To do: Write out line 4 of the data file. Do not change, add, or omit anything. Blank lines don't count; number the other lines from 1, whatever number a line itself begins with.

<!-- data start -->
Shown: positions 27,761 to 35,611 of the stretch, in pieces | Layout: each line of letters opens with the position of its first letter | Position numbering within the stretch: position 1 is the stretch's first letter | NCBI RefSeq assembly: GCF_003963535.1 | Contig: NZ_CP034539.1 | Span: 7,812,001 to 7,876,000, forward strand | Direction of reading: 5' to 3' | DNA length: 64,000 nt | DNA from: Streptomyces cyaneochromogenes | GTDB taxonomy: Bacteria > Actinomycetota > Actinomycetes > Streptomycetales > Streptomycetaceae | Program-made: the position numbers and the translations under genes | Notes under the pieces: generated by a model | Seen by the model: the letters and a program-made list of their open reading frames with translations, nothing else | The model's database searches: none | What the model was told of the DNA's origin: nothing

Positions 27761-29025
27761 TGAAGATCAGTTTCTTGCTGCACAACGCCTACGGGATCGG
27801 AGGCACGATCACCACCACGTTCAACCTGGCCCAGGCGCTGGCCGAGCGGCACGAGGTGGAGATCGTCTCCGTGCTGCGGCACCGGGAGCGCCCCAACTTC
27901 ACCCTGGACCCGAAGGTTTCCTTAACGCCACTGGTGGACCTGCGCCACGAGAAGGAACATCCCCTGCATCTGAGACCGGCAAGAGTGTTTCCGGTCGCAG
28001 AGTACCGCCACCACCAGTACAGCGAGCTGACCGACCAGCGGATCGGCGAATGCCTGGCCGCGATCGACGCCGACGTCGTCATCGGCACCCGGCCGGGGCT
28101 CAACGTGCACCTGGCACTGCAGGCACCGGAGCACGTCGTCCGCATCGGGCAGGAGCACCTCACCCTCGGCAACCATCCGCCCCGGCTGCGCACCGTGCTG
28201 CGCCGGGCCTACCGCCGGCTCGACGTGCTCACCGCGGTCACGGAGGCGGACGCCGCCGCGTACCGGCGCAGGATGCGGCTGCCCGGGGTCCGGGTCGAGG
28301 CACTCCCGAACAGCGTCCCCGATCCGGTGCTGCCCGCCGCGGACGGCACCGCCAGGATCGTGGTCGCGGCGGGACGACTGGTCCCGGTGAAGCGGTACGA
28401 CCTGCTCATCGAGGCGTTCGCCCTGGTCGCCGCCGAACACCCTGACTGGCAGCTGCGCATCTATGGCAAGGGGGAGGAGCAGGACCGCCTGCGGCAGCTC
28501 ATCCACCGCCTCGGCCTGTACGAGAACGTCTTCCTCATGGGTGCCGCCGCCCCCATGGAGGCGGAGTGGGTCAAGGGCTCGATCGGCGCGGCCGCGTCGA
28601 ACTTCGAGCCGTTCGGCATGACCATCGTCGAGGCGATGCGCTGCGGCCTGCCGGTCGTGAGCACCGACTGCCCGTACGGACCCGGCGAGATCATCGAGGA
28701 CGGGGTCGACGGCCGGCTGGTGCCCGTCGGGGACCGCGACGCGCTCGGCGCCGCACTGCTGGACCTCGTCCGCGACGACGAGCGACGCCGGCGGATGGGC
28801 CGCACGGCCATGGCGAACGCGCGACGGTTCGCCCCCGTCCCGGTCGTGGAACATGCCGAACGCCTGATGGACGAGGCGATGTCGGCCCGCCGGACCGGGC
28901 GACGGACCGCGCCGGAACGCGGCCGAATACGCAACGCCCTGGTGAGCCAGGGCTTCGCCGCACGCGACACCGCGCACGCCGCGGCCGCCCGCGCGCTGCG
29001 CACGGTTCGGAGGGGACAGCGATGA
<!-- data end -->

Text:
27801 AGGCACGATCACCACCACGTTCAACCTGGCCCAGGCGCTGGCCGAGCGGCACGAGGTGGAGATCGTCTCCGTGCTGCGGCACCGGGAGCGCCCCAACTTC